We flew into Lisbon from Gatwick with Easyjet late on Sunday 17th. April. Stayed overnight at the Novotel for a comfortable nights sleep and a very good breakfast. Taxi to the Vision of the Seas around 11.30am. on the 18th..
Quick and easy embarkation and on board for Windjammer lunch by noon. Stateroom (or cabin as per the direction signs) available promptly as promised at 1.30pm.. The JS on Deck 8 was as spacious as expected with very generous cupboard and drawer space. Whilst very clean, light and airy the JS shows its age. Nothing to detract from its amenities but wear shows up on the chair and settee coverings. The curtains appeared to have been changed but not the pelmet.
My wife's suitcase showed up at 3pm. Cages of luggage came up to deck 8 throughout the afternoon and early evening but not mine. At 9pm. I went to Guest Relations to enquire for my suitcase - yes, I was told, it is on our list of those being held by security on Deck 1. "Why was I not told?" I asked - "you could have left a message on the JS phone." There was no answer to that.
Down on Deck 1 a security man was holding a clip board and looking at around twenty suitcases. "Your case must go through our scanner." "Fine" I said "there is nothing in there that shouldn't be, lets do it." "No these others have to be done first." "You've had the case for six hours." I protested. Very reluctantly he put the case in the scanner. I told the scanner operator "you are looking at a half full 200ml bottle of medication." She agreed and told me I could take the case. I offered to open up the suitcase - not necessary. Again I asked the question "Why didn't I get a message, there is a telephone just behind you?" Again no answer. The unique dimension of Gold Anchor Service. Hold your bag for six hours and make no attempt to tell you. There is not much point in advising Guest Relations if they don't tell you either.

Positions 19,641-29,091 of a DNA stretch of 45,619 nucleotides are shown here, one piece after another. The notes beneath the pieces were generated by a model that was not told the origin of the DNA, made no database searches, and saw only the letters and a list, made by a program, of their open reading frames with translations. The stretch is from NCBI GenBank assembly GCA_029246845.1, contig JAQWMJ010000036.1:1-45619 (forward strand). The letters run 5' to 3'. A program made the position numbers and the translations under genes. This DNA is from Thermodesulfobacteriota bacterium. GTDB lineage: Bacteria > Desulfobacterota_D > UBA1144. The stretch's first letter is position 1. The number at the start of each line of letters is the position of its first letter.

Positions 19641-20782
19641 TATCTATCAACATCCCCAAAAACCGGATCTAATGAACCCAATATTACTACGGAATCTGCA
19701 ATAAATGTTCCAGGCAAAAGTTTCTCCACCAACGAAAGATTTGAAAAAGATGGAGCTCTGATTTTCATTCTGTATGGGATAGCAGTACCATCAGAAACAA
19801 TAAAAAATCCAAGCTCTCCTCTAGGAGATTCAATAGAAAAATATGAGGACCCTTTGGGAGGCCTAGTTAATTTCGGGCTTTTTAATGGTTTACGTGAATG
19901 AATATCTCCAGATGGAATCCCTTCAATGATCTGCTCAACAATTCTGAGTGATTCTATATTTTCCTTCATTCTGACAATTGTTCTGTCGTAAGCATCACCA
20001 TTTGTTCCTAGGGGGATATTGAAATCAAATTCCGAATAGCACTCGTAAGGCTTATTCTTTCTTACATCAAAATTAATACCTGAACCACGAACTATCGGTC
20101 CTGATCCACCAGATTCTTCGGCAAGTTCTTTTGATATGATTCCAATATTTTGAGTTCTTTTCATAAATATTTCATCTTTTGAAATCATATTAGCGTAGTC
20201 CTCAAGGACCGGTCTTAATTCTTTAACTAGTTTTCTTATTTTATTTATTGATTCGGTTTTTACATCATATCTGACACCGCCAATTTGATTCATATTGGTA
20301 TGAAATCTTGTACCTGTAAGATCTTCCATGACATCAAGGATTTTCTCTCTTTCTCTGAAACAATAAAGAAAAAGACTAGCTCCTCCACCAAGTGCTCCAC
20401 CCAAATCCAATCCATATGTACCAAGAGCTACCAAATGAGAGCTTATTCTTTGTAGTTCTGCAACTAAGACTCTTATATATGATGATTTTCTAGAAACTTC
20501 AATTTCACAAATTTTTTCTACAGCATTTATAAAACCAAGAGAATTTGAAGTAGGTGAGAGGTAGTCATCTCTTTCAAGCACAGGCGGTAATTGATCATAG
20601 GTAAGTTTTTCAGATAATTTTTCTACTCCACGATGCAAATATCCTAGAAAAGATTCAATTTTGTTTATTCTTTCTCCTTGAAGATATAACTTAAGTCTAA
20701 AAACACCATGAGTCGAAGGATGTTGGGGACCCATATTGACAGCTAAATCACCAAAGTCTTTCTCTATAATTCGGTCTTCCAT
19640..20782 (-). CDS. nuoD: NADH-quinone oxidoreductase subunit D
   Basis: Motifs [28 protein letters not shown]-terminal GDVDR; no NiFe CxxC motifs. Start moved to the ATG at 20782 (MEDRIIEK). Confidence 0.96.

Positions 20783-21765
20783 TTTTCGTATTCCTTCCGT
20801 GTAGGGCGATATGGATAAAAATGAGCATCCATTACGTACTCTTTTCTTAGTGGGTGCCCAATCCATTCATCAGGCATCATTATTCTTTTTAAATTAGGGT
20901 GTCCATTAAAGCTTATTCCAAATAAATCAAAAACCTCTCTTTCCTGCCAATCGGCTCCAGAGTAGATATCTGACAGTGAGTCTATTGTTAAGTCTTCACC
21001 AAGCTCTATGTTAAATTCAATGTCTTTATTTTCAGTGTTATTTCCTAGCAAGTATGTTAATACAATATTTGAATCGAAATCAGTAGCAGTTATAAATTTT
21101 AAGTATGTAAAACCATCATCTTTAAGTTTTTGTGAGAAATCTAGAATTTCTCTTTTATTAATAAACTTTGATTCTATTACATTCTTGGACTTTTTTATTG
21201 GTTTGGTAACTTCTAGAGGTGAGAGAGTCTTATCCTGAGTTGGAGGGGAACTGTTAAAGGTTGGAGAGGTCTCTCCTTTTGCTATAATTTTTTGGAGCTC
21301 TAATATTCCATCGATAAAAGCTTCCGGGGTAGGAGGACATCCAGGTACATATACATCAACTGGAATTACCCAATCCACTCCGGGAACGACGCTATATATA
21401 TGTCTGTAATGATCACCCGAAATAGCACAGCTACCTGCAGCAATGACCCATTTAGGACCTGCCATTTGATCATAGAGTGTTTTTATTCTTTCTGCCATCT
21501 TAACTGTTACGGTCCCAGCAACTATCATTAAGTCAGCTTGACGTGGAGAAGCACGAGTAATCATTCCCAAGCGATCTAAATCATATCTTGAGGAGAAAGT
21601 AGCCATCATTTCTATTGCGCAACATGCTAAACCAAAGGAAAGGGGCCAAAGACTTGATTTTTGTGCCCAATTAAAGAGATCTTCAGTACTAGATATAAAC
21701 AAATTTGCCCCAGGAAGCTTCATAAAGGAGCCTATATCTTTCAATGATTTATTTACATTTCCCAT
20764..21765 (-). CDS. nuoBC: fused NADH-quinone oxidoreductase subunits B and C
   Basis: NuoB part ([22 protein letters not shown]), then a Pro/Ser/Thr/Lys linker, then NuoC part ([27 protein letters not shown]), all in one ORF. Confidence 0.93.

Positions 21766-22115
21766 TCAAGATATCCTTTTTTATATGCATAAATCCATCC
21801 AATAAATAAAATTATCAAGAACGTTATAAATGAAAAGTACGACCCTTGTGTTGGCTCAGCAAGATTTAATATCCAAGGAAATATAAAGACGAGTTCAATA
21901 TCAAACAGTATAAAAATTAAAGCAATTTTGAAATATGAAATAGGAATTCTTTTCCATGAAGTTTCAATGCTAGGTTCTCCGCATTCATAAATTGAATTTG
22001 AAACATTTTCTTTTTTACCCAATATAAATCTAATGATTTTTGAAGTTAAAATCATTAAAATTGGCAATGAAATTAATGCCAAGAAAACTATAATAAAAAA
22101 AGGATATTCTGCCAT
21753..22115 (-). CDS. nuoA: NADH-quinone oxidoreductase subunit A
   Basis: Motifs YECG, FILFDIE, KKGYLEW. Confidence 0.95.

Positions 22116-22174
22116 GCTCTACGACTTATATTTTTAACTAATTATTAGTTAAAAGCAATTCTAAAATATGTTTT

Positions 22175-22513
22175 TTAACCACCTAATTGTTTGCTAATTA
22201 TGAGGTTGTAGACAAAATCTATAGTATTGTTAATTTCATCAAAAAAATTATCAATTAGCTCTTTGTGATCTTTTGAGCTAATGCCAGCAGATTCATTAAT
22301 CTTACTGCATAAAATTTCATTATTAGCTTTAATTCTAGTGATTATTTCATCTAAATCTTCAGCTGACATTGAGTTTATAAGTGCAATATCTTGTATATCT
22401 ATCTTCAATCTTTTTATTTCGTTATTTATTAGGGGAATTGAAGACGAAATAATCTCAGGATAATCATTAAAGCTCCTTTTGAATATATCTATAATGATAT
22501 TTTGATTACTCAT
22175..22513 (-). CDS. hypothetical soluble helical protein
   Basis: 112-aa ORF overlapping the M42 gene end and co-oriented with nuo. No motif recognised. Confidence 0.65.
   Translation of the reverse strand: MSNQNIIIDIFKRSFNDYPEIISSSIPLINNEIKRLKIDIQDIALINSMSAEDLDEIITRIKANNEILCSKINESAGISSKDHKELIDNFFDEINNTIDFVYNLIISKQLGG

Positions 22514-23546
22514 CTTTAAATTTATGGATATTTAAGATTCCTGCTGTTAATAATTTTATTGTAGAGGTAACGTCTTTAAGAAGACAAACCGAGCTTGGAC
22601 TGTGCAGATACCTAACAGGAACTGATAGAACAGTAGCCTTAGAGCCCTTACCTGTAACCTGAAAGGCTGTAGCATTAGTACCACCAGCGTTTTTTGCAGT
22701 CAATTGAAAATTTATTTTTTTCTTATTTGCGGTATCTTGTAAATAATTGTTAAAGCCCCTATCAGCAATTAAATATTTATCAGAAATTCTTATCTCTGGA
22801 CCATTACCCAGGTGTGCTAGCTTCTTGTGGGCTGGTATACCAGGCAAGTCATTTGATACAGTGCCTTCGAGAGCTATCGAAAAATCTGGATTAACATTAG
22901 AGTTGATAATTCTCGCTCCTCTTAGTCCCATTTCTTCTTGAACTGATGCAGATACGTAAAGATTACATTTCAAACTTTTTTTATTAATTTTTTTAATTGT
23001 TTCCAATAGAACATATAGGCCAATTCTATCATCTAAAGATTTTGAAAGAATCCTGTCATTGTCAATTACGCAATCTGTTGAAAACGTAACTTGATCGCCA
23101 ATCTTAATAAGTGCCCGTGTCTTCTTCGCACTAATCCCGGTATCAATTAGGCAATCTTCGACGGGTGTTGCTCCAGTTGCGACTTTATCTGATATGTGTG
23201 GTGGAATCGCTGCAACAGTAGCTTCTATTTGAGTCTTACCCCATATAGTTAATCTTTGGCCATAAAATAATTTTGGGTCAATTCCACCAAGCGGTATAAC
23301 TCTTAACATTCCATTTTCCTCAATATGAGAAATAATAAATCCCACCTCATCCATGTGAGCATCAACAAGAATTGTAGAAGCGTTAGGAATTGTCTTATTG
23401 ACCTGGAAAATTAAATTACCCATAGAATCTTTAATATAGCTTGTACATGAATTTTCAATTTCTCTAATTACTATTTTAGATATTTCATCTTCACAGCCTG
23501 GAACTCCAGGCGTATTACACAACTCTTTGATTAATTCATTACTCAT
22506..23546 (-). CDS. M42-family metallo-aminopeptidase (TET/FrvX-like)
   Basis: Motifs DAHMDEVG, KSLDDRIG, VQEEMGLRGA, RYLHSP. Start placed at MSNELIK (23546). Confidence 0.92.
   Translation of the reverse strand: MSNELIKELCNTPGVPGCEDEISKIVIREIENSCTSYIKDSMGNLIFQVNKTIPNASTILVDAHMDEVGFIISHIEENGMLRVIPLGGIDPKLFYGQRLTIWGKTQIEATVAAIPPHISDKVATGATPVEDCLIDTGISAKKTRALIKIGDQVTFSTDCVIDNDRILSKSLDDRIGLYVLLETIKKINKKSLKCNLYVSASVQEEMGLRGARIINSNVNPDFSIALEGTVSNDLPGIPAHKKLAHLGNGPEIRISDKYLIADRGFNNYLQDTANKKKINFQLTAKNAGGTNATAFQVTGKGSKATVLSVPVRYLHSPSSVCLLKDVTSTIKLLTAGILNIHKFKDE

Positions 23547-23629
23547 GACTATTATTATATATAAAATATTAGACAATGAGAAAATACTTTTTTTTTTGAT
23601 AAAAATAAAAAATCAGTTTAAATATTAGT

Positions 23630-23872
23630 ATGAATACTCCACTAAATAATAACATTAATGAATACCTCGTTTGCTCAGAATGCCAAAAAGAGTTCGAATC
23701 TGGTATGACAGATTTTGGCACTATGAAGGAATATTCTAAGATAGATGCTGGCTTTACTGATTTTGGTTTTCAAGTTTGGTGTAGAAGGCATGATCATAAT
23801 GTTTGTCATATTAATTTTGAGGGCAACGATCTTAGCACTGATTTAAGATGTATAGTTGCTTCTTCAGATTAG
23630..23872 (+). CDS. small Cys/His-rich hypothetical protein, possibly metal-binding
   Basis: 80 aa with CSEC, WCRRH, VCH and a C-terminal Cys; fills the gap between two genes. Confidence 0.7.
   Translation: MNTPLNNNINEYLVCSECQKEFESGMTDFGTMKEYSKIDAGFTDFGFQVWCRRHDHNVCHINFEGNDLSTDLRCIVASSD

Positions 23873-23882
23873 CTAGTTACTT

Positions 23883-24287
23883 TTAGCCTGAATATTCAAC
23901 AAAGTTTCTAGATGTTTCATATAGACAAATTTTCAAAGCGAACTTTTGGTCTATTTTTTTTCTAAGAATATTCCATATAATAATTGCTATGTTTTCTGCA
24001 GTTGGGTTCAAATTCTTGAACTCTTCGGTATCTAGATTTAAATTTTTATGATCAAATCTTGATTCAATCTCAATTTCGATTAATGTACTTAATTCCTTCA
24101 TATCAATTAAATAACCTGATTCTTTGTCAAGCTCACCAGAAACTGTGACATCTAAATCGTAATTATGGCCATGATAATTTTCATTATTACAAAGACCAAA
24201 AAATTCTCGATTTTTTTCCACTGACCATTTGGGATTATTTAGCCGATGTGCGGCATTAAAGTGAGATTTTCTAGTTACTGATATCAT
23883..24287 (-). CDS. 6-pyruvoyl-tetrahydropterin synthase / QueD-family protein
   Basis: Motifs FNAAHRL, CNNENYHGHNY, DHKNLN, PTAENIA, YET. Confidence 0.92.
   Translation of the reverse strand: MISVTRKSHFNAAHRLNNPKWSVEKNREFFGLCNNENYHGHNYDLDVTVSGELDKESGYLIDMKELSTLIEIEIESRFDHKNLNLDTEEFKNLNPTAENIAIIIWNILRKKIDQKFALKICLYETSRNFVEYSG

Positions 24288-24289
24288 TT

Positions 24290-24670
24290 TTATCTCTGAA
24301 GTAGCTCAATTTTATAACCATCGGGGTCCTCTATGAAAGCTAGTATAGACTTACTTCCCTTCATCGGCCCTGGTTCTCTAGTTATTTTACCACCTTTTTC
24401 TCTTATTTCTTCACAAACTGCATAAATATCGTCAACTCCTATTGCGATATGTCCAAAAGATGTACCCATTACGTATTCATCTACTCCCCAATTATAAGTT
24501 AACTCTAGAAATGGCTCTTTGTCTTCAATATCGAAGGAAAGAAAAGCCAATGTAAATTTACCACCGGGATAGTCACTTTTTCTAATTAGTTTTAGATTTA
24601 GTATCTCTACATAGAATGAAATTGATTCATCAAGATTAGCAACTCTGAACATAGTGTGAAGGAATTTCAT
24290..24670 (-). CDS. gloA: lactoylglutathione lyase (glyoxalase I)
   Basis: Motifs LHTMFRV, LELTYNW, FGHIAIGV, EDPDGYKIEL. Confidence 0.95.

Vision OTS has generous indoor and outdoor seating. The public rooms are all well appointed and sparking clean. With eight lifts there is only a few moments to wait for one.
The cruisers on board were from many countries, including from the Far East, mainly older rather than younger. Crown and Anchor members appeared to be from America or the UK.
The entertainers, especially the musicians, were very good. Any background music was pleasantly restrained.
We used the dining froom for breakfast to avoid the Windjammer crush but otherwise frequented the Windjammer mainly because we don't like long drawn out meals in the dining room.
It has to be said, sadly, that RCI's food is not what it was. Plenty of variety for salads. Chicken, pork, ham and turkey meats were enjoyable. The beef tough and mostly carved the wrong way which made it even tougher. The lamb appeared to be mutton. There was extensive use of commercial catering products. Gravy, for example, for whatever meat appeared to be based on a demi glace reconstituted. However full marks for whoever makes the soup. One day I asked the young chef what kind of fish was on offer - he didn't know what it was - neither did I.
The dining room waiters and cabin stewards unfailingly helpful, friendly and smiling.
We were surprised one day to find a Crown and Anchor crystal block containing a representation of an RCI ship. It must have weighed at least a kilo. We are constrained by air travel weight limits and my wife's disability so we sent it back with a note of appreciation but no thank you.
We are on the Mariner OTS out of Rome later this month and I sincerely hope that by then the promised Gold Anchor Service will apply to baggage handling.